2013 Porsche 911 Carrera S: The Ultimate Sports Car

By Jim Meachen
Jim Meachen
Jim Meachen
May 20, 2013 Updated: May 20, 2013

There is nothing in the automotive universe quite like a Porsche 911. The legend of the iconic Porsche since its debut in 1963 continues to grow with the newest iteration, which is four inches longer, has a two-inch wider front track, and is 56 pounds lighter than the previous version without losing any of its classic proportions. Its styling continuity over the span of 50 years is amazing. The timeless design of Ferdinand (Ferry) Porsche lives on in grand fashion.

The seventh generation 911, introduced with the 2012 model, refines the overall driving experience, which is to say a mouthful because there was little wrong with the previous-generation car. You would be hard pressed to find a sports car that melds extraordinary handling, breathtaking acceleration, a spacious cockpit, and everyday usability so well.

The 2013 911 Carrera S handles as well as any car we’ve driven and its road grip is nothing short of outstanding. In the “you could have fooled us” department, the new Porsche comes with electric-assisted power steering, a feature we thought best served in lesser family transportation. No fear, however, the new steering setup is incredible.

Also new is a seven-speed manual transmission that in reality works as a traditional six-speed. The seventh gear amounts to a super overdrive for interstate cruising. And you are locked out of the final gear unless you visit sixth gear first. We discovered to our delight that even in seventh, the Porsche still has decent acceleration. The extra gear is perhaps one reason Porsche was able to accomplish an EPA-rated 27 mpg in highway driving.

While we found the manual very receptive with short precise throws—still one of the finest on earth—the better way to go is with Porsche’s PDK seven-speed dual-clutch automated-manual transmission ($4,080) that we also drove. It shifts faster than even an expert driver moving through the manual gears. For example, in one measured test the Carrera S completed a 0-to-60 run in 4.6 seconds with the manual and in an astounding 3.9 seconds with the automated manual.

There are performance buttons labeled Sport and Sport Plus that when engaged change the shift points for PDK transmission and firm everything up toward race track levels. There’s also a button to make the exhaust note louder, which is addictive. We never leave home without Sport Plus and the sweet exhaust note engaged.

One of the more amazing aspects of the 911 is how spacious the interior is for a sports car with ample room for a big guy. And cargo capacity was adequate using the rear seats, which are too small for human habitation. Fold the seatbacks down and a nice-sized storage space opens up. Good thing, too, because the front-mounted trunk is no larger than an over-sized glovebox.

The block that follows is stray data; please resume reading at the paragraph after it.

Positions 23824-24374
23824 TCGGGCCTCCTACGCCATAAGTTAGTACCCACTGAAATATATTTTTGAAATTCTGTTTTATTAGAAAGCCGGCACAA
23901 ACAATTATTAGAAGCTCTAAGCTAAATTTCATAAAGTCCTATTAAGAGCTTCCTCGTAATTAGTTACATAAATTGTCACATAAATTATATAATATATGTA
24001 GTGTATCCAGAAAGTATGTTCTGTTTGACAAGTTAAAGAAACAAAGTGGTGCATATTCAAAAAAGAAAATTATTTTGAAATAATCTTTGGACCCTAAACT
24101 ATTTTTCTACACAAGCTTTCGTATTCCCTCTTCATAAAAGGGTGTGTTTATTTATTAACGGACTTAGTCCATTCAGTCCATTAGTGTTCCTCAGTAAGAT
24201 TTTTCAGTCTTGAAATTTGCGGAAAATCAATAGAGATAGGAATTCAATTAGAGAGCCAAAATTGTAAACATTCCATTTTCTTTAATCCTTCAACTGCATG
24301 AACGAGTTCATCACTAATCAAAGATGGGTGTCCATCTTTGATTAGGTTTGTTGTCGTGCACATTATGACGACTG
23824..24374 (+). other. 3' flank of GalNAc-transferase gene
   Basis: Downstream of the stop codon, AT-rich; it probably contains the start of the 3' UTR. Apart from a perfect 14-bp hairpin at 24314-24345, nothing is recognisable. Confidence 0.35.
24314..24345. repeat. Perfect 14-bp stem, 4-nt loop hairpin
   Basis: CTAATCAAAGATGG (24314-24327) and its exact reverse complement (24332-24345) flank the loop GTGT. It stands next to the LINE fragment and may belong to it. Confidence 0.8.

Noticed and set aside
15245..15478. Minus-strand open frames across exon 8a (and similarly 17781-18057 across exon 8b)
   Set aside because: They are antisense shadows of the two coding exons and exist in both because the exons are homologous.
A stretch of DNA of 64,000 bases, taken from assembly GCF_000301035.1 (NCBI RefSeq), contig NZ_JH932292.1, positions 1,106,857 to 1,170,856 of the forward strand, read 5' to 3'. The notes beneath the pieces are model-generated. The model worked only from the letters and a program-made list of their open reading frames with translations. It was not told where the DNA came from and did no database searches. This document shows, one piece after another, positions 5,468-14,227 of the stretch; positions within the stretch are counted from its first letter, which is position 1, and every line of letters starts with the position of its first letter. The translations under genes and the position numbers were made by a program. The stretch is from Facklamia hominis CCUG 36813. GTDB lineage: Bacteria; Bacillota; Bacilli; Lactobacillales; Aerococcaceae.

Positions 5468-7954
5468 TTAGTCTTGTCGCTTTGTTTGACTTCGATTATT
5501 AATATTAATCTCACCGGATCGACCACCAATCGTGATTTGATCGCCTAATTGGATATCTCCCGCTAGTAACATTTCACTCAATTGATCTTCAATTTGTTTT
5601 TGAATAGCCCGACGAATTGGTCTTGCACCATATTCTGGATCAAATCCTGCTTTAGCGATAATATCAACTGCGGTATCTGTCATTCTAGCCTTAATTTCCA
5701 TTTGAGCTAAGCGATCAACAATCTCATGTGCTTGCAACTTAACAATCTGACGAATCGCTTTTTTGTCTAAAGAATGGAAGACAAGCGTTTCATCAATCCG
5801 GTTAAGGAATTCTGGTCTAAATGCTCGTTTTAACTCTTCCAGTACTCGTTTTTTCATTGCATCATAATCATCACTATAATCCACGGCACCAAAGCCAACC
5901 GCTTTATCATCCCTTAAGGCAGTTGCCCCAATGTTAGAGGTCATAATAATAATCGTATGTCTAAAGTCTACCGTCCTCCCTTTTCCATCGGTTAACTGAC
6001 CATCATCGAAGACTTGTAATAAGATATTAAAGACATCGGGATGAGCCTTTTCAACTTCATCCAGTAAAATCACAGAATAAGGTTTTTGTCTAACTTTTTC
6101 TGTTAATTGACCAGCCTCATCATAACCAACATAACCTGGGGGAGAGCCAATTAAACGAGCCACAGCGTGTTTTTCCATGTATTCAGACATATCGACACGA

Instrumentation is first class, and we have always been enamored with the large digital speedometer. Controls such as audio, climate, and navigation are intuitive. We are impressed with the build quality and the impeccably assembled interior. Just about every surface is covered in high-priced leather or material that mimics the good stuff.

This Porsche not only provides an exhilaratingly breath-taking and rewarding driving experience at the push of the accelerator pedal, but luxury details commensurate with its price.

One big disappointment with the 911—there is no rear-view camera available. That’s a great aid while backing up, even in a cutting-edge sports car. Also, there is no blind spot warning system, an invaluable safety feature now showing up on many cars. But other areas of safety are very well covered including a multitude of airbags and huge ventilated disc brakes, which can pull the car down from 60 mph in around 100 feet, but perhaps the greatest safety feature is the car’s agile dynamics.

For 2013, the 911 variants start with the Carrera coupe and convertible powered by a horizontally opposed 3.4 liter six-cylinder engine making 350 horsepower and 287 pound-feet of torque. It starts at a “bargain basement” price of $85,250 including destination charge.

The top two trims are the Turbo and Turbo S, both performance beasts, with 500 and 530 horsepower respectively. They have the capability of achieving 0-to-60 in the lower reaches of three seconds. Starting price is $138,450.

The Carrera S such as our test car comes with a 3.8-liter six making 400 horsepower and 325 pound-feet of torque with a base price of $97,350. Options are mind-boggling and our Carrera S test car was a perfect example, it carried a bottom line of $129,135. The PDK version we drove had more options and came in at $145,045.